11. Long after his final address to me, Mr. Rajasunduram sent 2 decisions of this court, I believe, for my consideration in this case. The first one is Desaubin v United Concrete Products (Seychelles) Ltd [1977] SLR 164. The second one is Bertie Moustache v State Assurance Corporation [1983 SLR 104. Those 2 cases discuss Article 1382 and 1383 of the Civil Code of Seychelles. Their facts are not relevant to the case before me. One is in relation to a nuisance and the other to cancellation of an insurance policy in contravention of the relevant law. I am afraid that they do not provide any assistance to the plaintiff's case in this matter.

     

  12. The plaintiff has claimed SR 25,000.00 for the loss of reputation. I am under the impression that reputation is protected by the law of defamation. And clearly this is not an action grounded in defamation. It is grounded on the commission of 'a faute' under Article 1382 which would mean that the defendants by their wrongful conduct, or fault, have caused the plaintiff to suffer damage. The 'faute' or fault committed by the defendant no.1, if the evidence of the plaintiff is believed, is really non payment of SR 2.00 which the plaintiff was charged as he had issued a ticket for it, and the defendant no.1 did not pay that ticket.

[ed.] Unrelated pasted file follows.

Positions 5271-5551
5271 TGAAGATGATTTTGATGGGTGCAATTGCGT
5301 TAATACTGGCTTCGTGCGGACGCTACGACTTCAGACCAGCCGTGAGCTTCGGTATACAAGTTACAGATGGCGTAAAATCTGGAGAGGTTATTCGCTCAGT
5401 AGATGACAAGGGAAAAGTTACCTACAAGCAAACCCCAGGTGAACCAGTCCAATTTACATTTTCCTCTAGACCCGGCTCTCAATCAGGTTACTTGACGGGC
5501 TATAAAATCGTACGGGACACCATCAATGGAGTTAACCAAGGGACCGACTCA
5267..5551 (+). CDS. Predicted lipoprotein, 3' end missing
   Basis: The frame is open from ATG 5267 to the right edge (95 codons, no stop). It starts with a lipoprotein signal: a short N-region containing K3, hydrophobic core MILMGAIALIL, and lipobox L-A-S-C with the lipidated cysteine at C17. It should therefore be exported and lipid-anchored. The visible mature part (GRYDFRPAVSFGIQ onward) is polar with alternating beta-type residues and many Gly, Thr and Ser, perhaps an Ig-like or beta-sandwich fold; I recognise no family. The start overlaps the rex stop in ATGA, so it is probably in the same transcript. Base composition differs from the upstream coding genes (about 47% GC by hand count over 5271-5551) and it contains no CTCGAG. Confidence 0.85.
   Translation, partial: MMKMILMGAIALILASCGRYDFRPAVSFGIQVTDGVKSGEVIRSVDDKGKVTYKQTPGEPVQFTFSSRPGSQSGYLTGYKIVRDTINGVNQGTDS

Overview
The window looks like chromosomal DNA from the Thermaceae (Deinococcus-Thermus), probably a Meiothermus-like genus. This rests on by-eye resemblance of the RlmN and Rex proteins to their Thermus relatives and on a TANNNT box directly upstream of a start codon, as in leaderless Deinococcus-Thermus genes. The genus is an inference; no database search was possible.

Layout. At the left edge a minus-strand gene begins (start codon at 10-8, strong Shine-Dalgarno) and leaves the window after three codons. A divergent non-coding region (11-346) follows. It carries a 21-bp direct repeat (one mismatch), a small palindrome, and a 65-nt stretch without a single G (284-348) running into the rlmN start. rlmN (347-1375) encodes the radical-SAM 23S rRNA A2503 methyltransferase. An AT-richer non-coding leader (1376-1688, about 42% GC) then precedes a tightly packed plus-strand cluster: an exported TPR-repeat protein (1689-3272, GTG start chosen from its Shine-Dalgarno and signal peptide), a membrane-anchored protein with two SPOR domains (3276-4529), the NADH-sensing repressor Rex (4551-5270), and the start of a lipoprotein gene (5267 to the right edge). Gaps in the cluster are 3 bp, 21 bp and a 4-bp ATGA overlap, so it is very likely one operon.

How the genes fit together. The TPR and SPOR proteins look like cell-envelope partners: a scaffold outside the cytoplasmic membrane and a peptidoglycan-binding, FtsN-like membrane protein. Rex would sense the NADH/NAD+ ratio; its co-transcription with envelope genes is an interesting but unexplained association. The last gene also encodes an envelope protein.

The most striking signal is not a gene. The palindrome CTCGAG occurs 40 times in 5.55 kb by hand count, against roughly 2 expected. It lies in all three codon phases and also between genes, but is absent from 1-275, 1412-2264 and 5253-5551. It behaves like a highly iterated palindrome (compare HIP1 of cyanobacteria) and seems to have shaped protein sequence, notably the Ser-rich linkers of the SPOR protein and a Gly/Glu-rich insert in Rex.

13. The loss would be SR 2.00 and any consequential loss that the plaintiff may have been able to prove that had arisen out of the defendant no.1's wrongful conduct. But that is not what is claimed in this suit against the defendant no.1. What is claimed are damages for loss of reputation and anxiety, pain and suffering. The plaintiff has not adduced any evidence before this court to show, in an objective manner, that he suffered any anxiety, pain or suffering. What he has shown is that his feelings were hurt, especially as an exemplary public servant, but nothing beyond that.